Hello! We have updated the post to include our video that helps to explain what we are doing differently. Hope it helps clarify and please let us know if there is something we should improve or explain better.

Pleco denotes whether something is Taiwanese mandarin


We are different than Pleco in multiple ways, I will try to explain some of them and later on I will try to make a video to help clarify this in the future.

We have both Taiwanese Mandarin and Mainland Mandarin as different languages on our platform (dictionary, grammar, sentences, and articles)
Mandarin Chinese is a diverse language with hundreds of regional dialects. We help to understand differences with clear labeling and explanation. Imagine trying to learn English but you just throw in Irish, British, Australian, and US variations without clear labels or explanation. That is the problem with learning Chinese today but multiplied by a factor of 100.
For instance, most Chinese learners in Taiwan have heard that the words for taxi and bicycle are said differently in Taiwan vs the mainland. But when you search on taxi on Pleco, 計程車 is the fourth result, and there’s an unhelpful tag “DIALECT” next to it (see the image below for a simplified example of one out of thousands of examples on our platform)

We do not simply switch between traditional and simplified characters because that can never capture the complexity of the problem and will result in loss of data after each conversion. Instead we have mapped out thousands of cross-strait words and different variations of characters on a deep level manually

Sometimes, simplified to traditional is one-to-many or many-to-one
For instance:

  • simplified 复/覆 vs traditional 覆 (fu4)
  • simplified 烟 (yan1) vs traditional 菸/煙

Sometimes, there are multiple variants of a character with slightly different meanings
For instance:

  • 台/臺/檯 (tai2)

We are data-driven by default which makes it easy to keep track on everything you have learned to customize and merge different types of resources without duplicates.
This means that you can import multiple different course book (word list and labels) or other resources and we can automatically help to filter out the things you already studied. But there are a tons of other things that we can apply, for instance just a simple thing as filter out search results and generating example sentences that are personalized just for you are some of the cool things we can do.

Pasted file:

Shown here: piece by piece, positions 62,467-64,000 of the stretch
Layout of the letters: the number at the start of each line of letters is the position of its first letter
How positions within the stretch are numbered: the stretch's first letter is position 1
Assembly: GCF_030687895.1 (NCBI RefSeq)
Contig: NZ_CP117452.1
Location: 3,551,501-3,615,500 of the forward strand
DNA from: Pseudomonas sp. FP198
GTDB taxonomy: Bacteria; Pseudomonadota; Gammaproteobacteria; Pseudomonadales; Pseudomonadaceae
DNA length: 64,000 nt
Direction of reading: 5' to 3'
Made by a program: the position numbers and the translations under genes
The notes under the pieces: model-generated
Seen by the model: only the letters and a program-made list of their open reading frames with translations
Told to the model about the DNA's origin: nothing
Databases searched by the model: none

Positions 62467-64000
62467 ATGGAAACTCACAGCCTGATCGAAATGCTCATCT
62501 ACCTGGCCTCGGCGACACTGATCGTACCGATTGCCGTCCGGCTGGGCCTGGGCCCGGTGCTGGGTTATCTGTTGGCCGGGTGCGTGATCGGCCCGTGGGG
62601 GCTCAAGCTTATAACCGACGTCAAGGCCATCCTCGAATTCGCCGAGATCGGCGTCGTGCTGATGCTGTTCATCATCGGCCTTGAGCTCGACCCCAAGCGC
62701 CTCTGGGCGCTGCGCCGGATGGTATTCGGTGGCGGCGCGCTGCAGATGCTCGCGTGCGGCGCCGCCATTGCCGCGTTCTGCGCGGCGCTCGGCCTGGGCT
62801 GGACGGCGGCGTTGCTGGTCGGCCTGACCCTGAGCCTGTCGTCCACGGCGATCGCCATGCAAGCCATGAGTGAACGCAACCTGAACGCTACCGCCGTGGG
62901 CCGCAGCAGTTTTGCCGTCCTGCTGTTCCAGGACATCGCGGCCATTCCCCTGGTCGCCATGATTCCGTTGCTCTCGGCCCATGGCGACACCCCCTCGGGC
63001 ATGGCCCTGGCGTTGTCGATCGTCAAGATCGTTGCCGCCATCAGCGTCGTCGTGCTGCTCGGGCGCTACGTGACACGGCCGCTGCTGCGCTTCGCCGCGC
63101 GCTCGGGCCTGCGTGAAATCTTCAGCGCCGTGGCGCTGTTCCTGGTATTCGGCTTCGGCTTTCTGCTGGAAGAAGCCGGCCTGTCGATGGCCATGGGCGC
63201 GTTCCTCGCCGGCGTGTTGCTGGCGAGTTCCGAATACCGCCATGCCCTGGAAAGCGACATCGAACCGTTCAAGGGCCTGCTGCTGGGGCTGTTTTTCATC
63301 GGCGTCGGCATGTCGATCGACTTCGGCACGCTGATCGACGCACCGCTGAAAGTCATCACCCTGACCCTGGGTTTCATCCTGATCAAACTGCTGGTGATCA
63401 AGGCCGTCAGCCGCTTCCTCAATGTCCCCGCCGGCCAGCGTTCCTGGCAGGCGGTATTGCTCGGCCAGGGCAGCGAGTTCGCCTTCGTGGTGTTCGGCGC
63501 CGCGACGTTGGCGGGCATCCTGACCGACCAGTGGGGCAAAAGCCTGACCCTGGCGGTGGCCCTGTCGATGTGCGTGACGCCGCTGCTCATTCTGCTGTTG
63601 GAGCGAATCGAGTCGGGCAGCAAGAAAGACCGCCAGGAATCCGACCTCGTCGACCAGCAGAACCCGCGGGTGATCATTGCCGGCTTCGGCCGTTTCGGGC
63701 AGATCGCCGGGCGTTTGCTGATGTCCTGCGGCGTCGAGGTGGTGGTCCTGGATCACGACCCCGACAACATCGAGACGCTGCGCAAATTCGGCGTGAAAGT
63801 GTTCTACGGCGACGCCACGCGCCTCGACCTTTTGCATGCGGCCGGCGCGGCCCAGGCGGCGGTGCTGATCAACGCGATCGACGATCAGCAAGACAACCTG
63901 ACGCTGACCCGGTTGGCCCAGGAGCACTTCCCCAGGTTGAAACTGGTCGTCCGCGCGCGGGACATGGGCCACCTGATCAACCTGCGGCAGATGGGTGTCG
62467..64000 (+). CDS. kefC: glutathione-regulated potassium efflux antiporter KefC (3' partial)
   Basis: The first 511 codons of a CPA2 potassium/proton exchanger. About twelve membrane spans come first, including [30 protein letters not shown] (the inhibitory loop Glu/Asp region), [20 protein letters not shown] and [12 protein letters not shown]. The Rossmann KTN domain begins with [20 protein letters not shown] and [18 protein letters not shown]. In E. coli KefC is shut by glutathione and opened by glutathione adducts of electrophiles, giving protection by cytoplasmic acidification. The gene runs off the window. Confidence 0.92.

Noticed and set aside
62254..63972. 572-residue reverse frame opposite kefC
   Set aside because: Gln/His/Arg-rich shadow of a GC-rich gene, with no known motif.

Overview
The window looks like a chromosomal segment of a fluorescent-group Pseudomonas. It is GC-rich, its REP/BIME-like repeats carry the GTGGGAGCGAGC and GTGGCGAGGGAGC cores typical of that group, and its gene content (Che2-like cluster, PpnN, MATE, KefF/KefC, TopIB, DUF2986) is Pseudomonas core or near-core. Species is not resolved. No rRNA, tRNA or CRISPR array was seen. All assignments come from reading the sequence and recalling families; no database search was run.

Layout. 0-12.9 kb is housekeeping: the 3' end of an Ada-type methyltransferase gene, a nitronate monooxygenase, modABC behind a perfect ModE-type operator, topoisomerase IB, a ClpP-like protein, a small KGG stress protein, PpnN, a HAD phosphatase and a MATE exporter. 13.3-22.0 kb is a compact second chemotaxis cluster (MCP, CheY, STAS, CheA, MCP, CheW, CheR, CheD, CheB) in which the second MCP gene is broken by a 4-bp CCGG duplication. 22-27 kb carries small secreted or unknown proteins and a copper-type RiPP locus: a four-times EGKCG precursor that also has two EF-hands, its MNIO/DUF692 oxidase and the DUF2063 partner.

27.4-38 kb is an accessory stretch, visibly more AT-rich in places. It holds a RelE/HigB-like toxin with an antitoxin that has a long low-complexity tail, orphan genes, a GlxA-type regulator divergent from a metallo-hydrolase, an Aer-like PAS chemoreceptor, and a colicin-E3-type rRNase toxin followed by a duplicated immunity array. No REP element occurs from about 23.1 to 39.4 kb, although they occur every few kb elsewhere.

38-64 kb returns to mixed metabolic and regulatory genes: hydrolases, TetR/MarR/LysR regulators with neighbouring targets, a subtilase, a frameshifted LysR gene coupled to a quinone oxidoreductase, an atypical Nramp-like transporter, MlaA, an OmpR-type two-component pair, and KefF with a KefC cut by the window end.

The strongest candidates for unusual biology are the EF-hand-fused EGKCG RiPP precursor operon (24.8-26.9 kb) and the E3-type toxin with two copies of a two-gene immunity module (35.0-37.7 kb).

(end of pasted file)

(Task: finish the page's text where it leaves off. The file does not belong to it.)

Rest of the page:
Our platform allows users to dynamically connect flash cards to resources on our platform and then update their cards when new information has been added.
For instance, new translations in different languages or improved sentences for your cards. You can either decide to automatically update with the recommended settings by the community or detailed decide what information to synchronize without losing your progress.


Please see my post above that helps to clarify:

Thank you for your support. We have been working intensively to reduce barriers and time to reach fluency in Mandarin Chinese. Please sign up to our early access on our website to receive more information if you have not already done so :slight_smile:

Not always. In fact quite unreliably in my experience. Sometimes there is a Taiwan Mandarin afterthought sure. But look up, for example the translation for ‘authentic’, it’s the Chinese version you will see first. There is no explicit label for the Taiwan Mandarin version on my dictionary, just something generically labelled ‘variant’’ right at the bottom of the page. However I haven’t updated the dictionary or app in a while, maybe they’ve fixed it.

Also a lot of the translations are littered with short tones, which I don’t believe are used to the same extent here.

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It’s the trend lately. At least for English language learning app.

You mean 道地and 地道?